Barbour playing for ASU instead of Wake
Former Monroe High receiver Jaylan Barbour has been released from his Letter of Intent with Wake Forest University and is now enrolled at Appalachian State.
Barbour (5-10, 165 pounds) was a three-year starter at Monroe and a three-star recruit, according to Rivals.com.
"I just felt like Appalachian State was the right place for me," Barbour said Wednesday afternoon shortly after getting out of class. "God made the decision for me and God doesn't make mistakes. I love the campus and I'm surrounded by great people. It's a great environment up here."
Barbour splashed on the scene as a sophomore at Monroe, catching 44 passes for 861 yards and 10 touchdowns.
He was heavily recruited after that, and reported scholarship offers from South Carolina, North Carolina, Duke, N.C. State, West Virginia, Charlotte and East Carolina.
Last August, after visiting Wake's campus unofficially, Barbour committed to the Demon Deacons; he signed his LOI in February.
Barbour said he received his release from Wake Forest on Monday.
Barbour will take a physical this week, then begin offseason conditioning with the Mountaineers on Monday.
After meeting with ASU receivers coach Justin Stepp on Wednesday, Barbour said "it looks like I will be playing right away."
Barbour, who finished his career with 130 receptions for 2,198 yards and 20 touchdowns, is a cousin of Duke all-American receiver Jamison Crowder.
"I look up to him," Barbour said. "He gives me advice and I take it. He's my mentor, and a great mentor to have."
Barbour helped Monroe go 13-3 and reach the 2AA state championship game as a senior. In a playoff win over East Lincoln, he caught five passes for 132 yards, and he returned a punt 86 yards for a touchdown in the semifinal win over Parkwood.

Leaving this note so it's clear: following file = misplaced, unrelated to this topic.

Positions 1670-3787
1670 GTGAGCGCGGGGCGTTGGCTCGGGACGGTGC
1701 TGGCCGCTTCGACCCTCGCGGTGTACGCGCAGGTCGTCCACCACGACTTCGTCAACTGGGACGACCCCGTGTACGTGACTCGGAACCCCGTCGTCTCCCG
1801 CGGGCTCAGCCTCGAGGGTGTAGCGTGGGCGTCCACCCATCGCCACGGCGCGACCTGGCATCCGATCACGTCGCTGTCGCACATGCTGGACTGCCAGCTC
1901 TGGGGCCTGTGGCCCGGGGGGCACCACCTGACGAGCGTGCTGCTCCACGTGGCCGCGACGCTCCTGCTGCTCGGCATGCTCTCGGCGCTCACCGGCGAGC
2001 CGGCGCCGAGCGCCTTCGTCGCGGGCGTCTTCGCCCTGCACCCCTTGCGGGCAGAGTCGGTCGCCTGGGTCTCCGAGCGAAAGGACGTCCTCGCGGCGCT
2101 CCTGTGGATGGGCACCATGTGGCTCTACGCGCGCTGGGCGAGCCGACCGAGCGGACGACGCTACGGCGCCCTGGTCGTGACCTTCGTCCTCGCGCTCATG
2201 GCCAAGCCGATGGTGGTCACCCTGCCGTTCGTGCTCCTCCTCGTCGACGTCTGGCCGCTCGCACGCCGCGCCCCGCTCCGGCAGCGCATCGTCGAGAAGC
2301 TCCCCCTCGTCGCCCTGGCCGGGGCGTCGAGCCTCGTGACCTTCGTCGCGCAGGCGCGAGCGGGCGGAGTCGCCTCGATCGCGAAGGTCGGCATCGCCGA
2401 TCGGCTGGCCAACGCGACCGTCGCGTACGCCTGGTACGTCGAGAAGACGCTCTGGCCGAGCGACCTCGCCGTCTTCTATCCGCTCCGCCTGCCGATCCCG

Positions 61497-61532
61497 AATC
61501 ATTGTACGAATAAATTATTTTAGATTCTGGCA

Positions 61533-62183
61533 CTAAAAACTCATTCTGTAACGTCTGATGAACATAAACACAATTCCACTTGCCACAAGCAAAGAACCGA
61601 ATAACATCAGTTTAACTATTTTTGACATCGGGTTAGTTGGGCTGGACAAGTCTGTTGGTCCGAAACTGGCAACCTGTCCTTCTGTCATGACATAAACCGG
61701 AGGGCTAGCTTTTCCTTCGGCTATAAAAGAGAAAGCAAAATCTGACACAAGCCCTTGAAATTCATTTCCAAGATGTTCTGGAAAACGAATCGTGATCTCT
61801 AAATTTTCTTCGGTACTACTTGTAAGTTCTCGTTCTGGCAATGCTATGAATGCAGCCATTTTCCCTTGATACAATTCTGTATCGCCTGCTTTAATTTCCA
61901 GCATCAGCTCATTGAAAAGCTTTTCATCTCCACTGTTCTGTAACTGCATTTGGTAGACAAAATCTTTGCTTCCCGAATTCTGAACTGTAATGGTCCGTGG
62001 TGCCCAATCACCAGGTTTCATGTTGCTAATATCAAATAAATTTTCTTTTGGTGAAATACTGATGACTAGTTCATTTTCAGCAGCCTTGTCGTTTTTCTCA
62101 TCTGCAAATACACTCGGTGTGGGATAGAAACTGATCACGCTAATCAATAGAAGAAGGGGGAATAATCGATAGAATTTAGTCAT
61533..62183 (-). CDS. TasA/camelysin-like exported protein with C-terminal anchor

Barbour was selected first-team all-Union County by The Enquirer-Journal as a senior after finishing with 46 receptions for 858 yards and seven touchdowns.
He's one of six Redhawks in the 2014 class who signed to play football. "We had a lot of talent in my senior class," Barbour said.
Monroe didn't have enough young linemen to field a junior varsity team in 2010. Barbour was among the freshmen who played varsity that season and he saw sporadic playing time behind his superstar cousin Crowder, appearing in six games without a reception.
During Barbour's four years, the Redhawks had 14 players sign football scholarships.
"It's a great program," Barbour said. "Coach (Johnny) Sowell does a great job of running it."
Barbour is following in the footsteps of Sowell, who has been his head coach in football, basketball and track. Sowell played receiver and running back on scholarship at ASU in the 1980s.
Appalachian State has been a Division I-AA power for the better part of three decades, and won three straight national championships from 2005-07.
The Mountaineers are entering their first year as a Division I-A school and have moved from the Southern Conference to the Sun Belt.
In September of 2007, Appalachian State pulled off what many historians still consider to be the biggest upset in college football history with a 34-32 win at Michigan. The Wolverines were No. 5 in the preseason AP Top 25, and it was the first time a I-AA team had ever defeated a top-five I-A school.
The rematch is Aug. 30, when the Mountaineers travel back to Ann Arbor for the first time since the upset that led to a Sports Illustrated cover.
"I'm very excited about going up there and playing Michigan," Barbour said. "Hopefully we can bring home another upset."